Q What can cause a car fire?
It all happened so fast—you barely understood what happened. You remember getting into your car, waving good bye to your parents, and switching on the ignition. As you began to pull out of the driveway, you thought you saw a spark and smelled smoke, so you put the car in park. All of a sudden, your 65-year-old father came running to the driver’s side door, flung it open, and helped you out. As you looked back at the car—the hood was engulfed in flames.
Your mother called the fire department, but by the time they arrived, the entire car was burnt beyond all recognition.
What could have happened? How exactly did your car become an incendiary device in less than 30 seconds?
What Can Cause Your Car to Go up in Smoke?
A recent study on U.S. Vehicle Fire Trends and Patterns, performed by the National Fire Protection Association, illustrates alarming trends in vehicular fires throughout the nation. According to their findings, 93 percent of reported vehicle fires and 92 percent of vehicle fire deaths involved vehicles such as cars, trucks, buses, recreational vehicles, and motorcycles. Further investigations suggest that approximately 500 civilian deaths, 1,500 civilians injuries, and over $1 billion worth of direct property damage is inflicted each year, all as a result of three distinct factors.
These common causes of vehicular fires include: malfunctions, collisions and arson.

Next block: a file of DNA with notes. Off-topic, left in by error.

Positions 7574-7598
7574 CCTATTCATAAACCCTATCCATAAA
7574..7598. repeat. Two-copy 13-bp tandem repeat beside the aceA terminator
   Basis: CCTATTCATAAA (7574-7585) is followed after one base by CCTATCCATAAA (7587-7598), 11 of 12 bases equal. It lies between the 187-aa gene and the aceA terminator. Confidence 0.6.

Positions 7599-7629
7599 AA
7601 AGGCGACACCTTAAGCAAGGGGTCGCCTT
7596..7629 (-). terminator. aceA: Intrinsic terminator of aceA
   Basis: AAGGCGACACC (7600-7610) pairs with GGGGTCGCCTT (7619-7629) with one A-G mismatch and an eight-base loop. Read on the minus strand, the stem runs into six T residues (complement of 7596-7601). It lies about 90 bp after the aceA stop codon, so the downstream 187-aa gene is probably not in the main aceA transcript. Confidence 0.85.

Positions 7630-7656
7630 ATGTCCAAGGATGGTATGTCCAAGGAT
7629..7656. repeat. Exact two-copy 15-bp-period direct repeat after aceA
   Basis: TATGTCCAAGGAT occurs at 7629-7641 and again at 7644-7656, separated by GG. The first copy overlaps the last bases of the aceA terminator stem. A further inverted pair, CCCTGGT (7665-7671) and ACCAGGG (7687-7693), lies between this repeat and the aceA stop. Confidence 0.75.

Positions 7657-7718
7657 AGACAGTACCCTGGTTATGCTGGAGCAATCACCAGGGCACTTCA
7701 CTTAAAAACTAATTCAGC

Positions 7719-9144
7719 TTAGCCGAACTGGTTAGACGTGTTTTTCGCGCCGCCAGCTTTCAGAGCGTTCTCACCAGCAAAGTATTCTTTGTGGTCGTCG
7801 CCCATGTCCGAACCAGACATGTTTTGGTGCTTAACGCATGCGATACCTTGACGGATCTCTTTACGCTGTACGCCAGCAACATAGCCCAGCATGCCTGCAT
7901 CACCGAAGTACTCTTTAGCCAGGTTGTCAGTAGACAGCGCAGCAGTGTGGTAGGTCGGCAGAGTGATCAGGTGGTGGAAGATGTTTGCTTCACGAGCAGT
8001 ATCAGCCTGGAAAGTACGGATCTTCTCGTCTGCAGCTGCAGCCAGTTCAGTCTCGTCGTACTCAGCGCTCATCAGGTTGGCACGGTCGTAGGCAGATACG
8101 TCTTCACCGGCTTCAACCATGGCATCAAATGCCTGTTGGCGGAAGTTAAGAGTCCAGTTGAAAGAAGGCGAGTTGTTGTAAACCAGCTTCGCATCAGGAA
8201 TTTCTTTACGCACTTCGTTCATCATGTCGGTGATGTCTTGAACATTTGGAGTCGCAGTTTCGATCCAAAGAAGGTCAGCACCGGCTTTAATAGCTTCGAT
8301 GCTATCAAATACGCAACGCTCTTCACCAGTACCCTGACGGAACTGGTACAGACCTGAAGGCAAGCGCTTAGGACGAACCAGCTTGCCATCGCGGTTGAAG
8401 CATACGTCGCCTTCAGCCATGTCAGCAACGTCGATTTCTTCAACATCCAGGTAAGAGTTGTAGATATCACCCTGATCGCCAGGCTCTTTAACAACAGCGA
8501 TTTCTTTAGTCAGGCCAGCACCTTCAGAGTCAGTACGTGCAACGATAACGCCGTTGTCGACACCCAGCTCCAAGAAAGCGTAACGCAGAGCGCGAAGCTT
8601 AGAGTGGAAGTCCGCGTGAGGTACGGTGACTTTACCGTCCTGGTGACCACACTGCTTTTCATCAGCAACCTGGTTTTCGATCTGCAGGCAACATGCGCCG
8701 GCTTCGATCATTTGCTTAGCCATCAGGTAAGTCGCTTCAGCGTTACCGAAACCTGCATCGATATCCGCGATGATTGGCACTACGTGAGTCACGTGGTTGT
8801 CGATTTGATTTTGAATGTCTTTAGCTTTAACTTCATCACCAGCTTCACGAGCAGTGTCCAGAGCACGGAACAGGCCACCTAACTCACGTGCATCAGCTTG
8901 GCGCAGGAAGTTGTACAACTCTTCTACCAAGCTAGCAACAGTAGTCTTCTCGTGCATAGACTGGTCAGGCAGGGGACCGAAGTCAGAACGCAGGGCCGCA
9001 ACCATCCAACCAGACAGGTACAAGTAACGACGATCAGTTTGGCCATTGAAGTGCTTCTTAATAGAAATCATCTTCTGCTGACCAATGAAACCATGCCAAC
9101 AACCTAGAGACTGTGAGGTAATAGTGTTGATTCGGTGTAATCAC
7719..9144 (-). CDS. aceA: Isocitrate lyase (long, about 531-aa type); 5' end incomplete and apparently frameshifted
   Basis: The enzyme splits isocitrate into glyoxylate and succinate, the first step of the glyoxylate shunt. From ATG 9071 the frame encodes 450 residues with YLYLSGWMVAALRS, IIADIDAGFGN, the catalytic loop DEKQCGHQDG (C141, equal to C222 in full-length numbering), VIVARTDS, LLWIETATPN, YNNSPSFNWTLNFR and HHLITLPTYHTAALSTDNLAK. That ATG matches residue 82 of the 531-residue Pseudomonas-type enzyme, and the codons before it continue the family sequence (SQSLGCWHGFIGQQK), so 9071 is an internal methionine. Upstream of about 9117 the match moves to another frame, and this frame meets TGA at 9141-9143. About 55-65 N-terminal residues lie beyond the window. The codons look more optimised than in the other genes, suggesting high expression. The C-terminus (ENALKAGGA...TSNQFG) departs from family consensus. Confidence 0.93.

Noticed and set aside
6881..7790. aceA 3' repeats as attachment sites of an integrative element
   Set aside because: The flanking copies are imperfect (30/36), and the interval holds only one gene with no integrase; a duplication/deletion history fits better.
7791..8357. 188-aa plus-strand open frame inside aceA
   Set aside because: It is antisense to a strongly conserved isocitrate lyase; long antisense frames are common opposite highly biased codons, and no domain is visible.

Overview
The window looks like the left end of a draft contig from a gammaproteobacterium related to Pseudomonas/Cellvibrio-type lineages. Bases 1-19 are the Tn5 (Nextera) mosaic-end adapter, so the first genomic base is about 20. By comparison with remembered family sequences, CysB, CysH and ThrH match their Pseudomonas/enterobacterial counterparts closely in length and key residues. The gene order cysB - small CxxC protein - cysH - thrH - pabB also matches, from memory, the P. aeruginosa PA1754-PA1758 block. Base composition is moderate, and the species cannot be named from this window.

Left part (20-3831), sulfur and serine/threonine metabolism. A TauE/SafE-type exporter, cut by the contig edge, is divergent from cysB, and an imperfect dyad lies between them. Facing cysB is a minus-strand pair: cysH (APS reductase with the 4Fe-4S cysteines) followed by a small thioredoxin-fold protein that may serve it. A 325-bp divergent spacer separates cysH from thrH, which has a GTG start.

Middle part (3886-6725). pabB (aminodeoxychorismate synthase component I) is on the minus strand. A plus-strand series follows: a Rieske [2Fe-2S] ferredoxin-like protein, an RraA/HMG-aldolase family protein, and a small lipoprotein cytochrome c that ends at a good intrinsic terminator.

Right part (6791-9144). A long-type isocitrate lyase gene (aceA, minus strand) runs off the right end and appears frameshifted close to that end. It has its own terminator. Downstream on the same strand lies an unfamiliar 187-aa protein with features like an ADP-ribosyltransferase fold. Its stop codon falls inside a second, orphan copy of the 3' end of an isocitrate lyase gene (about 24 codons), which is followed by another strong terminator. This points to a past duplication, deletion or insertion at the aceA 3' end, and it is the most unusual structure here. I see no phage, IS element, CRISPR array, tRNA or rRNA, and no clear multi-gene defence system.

Mechanical and Electrical Malfunctions
Nearly 75 percent of all vehicle fires result from a mechanical or electrical glitch. Considering how today’s vehicles include many electrical gadgets—radios, seat warmers, sun roofs, etc.—it may not be a surprise that malfunctions occasionally occur. However, an unfortunate by-product of malfunctioning equipment is fire. If a single wire, or mechanical device becomes damaged, it could create a spark which affects everything around it. These affects could then potentially ignite upholstery, fumes, gasoline, and other flammable items—creating a fuel powered bonfire.
Roughly 17 percent of roadway fires and 58 percent of car fire fatalities are results of auto collisions. These types of fires occur when sparks caused by scraping metal and severed wires, ignite flammable liquids such as gasoline and oil, and combustible fumes from crushed, punctured, or weak gasoline tanks. Likewise, oil vapors are specifically designed to ignite with the help of your engine’s spark plugs. If that ignition isn’t controlled, or too much vapor is expelled, an explosion could result causing a massive fire.
The remaining eight percent of vehicle fires were found to have been intentionally started by outside forces.
Getting the Help You Deserve When Someone Else Burns You
Treatment and care for car accident and burn injuries can be extremely extensive and costly. We don’t believe that you should have to pay for someone else’s mistakes, and you shouldn’t either. Call us today for a free consultation and review of your injury case. Insurance companies lowball clients all the time—but you could be entitled to much more. Unfortunately, you may never know how much more unless you get the best information from an experienced car accident attorney. You owe it to yourself to call, and we owe it to you to listen and fight for your best interests.
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